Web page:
The conservation and maintenance of representative collections covering the genetic variation of cultivated plants and their wild relatives is still inadequate. The paucity of such collections and the inadequacy of fundamental research in this area hinder the development of practical work on the utilization of the world's genetic resources. In addition, insufficient knowledge and commercial interests interfere seriously with an international exchange of information and resources.
Plant genetic resources are essential for future food supplies. They are, however, declining at an alarming rate and the threat to plant species has never been greater. The chief cause of the decline is the replacement of local crop varieties, which is a direct result of green revolution technology.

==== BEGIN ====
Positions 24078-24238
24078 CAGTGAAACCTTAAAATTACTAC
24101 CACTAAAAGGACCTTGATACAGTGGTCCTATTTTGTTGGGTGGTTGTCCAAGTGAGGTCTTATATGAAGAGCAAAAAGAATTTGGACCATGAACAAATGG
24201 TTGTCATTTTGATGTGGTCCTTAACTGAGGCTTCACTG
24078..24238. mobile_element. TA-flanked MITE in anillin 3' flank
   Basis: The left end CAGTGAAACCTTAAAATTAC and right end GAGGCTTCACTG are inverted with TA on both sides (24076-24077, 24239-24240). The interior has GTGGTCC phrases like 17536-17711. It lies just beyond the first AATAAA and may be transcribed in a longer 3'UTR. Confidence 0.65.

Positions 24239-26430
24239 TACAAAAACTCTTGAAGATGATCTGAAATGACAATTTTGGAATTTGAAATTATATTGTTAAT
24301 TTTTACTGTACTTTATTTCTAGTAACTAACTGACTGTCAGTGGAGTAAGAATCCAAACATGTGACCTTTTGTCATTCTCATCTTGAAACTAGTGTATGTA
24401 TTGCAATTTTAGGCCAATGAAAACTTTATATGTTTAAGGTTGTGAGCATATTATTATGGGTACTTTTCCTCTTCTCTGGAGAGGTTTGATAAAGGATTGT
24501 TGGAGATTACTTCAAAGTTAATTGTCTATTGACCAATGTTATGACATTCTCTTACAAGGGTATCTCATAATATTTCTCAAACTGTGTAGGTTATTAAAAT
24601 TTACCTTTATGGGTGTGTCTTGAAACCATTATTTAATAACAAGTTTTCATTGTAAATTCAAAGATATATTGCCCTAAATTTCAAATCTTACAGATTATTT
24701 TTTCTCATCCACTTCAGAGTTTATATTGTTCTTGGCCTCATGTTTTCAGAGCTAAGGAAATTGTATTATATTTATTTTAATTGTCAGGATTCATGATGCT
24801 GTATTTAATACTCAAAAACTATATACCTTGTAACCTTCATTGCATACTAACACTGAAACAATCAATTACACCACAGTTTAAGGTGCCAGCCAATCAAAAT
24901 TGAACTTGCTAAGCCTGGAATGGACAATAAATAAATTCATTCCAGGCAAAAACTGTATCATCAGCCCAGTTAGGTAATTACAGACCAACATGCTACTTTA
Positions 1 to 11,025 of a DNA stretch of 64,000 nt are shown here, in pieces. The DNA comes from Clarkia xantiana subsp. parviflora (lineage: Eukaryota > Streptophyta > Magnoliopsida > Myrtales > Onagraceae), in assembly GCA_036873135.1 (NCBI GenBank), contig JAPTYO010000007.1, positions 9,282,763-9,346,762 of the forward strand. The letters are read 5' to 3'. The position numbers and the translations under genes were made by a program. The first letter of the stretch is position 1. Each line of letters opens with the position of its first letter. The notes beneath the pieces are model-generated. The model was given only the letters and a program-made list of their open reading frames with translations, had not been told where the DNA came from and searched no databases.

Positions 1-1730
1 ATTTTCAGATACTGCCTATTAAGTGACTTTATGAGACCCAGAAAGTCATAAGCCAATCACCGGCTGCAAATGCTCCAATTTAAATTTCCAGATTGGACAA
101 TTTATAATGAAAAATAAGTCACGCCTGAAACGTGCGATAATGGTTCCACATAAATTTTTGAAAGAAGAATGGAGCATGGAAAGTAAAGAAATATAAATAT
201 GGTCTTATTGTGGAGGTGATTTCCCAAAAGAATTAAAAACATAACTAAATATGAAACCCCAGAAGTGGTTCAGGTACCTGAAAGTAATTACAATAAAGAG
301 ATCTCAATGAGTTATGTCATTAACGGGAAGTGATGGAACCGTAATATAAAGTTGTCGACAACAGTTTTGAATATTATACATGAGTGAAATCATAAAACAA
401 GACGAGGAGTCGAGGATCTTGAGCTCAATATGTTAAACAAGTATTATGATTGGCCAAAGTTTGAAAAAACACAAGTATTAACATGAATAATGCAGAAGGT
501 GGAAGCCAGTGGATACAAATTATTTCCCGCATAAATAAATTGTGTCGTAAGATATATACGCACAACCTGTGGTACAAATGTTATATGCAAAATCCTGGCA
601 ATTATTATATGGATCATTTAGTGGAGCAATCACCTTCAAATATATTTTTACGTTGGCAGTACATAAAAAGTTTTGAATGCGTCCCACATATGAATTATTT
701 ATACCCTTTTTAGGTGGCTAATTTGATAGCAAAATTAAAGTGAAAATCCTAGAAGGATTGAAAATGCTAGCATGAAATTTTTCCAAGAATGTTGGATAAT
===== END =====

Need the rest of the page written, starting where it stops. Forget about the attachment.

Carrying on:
Of the 250,000 flowering plant species currently estimated to exist, tens of thousands remain undiscovered and only some 5,000 have been tested for their pharmaceutical attributes. Some 25,000 of these species are currently under threat. The tropical, non-industrialized world contains almost all the areas rich in wild crop genetic resources. These areas are also those of high political and economic instability and in greatest need for development.